Losing two games in a row is something every team has to endure from time to time. The question is can they settle down and recover? The Chicago Bears face that challenge, and they may have the quality NFL coaching to do it.
Marc Trestman has Jay Cutler and offense pointed in right direction
The overall goal for GM Phil Emery to start the 2013 off-season was find a head coach who can turn around an offense that hadn't finished above 15th in over a decade. His hire was as unorthodox as it was interesting. Marc Trestman came out of nowhere from the CFL where he won two championships and furthered his reputation as a quarterback savant. Thus far through five game his impact hasn't been enormous, but it's certainly clear. Quarterback Jay Cutler is on pace for over 4,300 passing yards and 32 touchdowns this season, which would both be Bears franchise records. It doesn't stop there though. The offensive line, perhaps the biggest reason Lovie Smith and three of his offensive coordinators were fired, is on pace to give up 28 sacks. That is 21 fewer than last season. Trestman has brought about some very positive changes to an offense long though lost and unsalvageable. Cutler has gone over 300 yards pass his past two games. Alshon Jeffery broke a 54-year old franchise receiving record with 218 yards. The only missing link is every piece coming together to put forth a strong game for four quarters. Trestman believes it's coming, and his teams' uncanny knack to close gaps quickly after falling behind is a testament to that faith.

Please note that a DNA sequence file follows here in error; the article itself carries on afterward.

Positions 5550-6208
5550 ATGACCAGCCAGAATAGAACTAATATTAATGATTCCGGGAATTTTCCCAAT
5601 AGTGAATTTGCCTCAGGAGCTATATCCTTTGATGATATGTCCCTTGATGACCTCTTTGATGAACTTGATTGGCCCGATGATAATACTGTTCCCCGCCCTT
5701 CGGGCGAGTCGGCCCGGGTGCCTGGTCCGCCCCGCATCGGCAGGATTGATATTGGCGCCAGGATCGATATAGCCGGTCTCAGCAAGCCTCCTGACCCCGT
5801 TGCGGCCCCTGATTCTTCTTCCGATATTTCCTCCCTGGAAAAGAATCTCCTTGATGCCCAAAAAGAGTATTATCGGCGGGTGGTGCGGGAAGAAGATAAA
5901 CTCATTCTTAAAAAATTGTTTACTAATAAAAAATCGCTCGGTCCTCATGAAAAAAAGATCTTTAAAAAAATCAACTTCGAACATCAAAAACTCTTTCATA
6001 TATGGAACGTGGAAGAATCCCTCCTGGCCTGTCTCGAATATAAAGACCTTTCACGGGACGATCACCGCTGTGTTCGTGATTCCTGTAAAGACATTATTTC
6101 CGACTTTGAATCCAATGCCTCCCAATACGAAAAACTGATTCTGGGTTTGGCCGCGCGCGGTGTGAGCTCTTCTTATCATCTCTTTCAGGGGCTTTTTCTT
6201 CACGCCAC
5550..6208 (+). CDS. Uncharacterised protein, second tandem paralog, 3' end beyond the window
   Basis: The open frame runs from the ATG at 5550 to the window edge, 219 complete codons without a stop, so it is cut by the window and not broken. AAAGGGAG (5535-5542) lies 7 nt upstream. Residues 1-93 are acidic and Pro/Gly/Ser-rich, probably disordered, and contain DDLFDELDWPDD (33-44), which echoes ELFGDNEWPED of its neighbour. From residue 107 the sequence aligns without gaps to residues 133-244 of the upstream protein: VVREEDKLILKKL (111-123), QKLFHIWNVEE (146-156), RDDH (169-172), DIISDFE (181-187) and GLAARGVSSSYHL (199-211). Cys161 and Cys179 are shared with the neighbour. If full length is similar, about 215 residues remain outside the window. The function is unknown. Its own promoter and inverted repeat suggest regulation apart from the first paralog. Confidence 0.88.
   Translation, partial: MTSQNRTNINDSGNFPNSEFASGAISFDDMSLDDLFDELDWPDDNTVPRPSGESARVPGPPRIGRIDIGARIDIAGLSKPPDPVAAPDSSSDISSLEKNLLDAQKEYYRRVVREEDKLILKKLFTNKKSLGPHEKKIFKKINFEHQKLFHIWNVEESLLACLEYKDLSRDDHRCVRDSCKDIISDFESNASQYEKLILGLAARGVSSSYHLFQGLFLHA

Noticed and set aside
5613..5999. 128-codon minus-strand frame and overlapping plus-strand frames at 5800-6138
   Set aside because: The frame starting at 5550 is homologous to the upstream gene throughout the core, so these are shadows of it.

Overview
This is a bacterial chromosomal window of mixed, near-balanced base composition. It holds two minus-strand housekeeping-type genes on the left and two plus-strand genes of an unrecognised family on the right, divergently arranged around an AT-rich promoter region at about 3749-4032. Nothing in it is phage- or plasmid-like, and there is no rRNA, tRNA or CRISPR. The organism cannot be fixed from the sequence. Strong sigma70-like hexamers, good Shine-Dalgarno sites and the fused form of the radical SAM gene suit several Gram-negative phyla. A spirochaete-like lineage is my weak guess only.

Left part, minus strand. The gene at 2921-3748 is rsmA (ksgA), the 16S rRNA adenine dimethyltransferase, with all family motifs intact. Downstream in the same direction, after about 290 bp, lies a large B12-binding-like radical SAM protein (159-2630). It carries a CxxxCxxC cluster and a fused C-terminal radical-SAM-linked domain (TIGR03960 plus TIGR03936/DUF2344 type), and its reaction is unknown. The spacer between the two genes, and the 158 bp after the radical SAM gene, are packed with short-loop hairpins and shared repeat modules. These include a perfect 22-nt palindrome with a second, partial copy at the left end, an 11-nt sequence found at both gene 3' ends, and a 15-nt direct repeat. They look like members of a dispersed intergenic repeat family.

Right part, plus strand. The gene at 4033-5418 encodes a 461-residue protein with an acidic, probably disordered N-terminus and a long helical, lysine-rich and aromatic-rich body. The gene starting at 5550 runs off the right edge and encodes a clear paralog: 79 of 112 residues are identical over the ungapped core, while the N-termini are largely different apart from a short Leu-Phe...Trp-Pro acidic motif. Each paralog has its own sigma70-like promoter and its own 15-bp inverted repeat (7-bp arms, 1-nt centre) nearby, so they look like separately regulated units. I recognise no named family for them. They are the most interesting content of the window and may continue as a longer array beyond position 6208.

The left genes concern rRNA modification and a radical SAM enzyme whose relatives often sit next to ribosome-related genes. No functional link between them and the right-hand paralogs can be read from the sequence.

Mel Tucker proved against New Orleans Saints he can adjust
Trestman doesn't deserve all the credit though. Despite the Bears defense playing poorly more often than anyone expected, defensive coordinator Mel Tucker deserves credit for his ability to make adjustments. Already he's having to do without Pro Bowl defensive tackle Henry Melton and a conspicuously ineffective Julius Peppers. A good example of his ability to adjust is the New Orleans Saints game. Hampered by offensive turnovers and the loss of Nate Collins at defensive tackle, Chicago gave up 20 points in the first half. Instead of hoping things got better, Tucker made some tweaks to the game plans and began to move some players around. The result? They surrendered just six points in the second half. The same goes for the other loss in Detroit, going from giving up 30 points in the first to just three in the second. It proves that Tucker knows what he's doing. He just needs the offense to start faster so the defense he is still getting to know isn't left high and dry.
The Chicago Bears are still a team settling into an identity. Coaches like Marc Trestman and Mel Tucker haven't gotten a full grasp on players like Jay Cutler or Julius Peppers yet. When they do, if the trends show anything, the team could become a bigger force than many expect.
Photo Credit - AP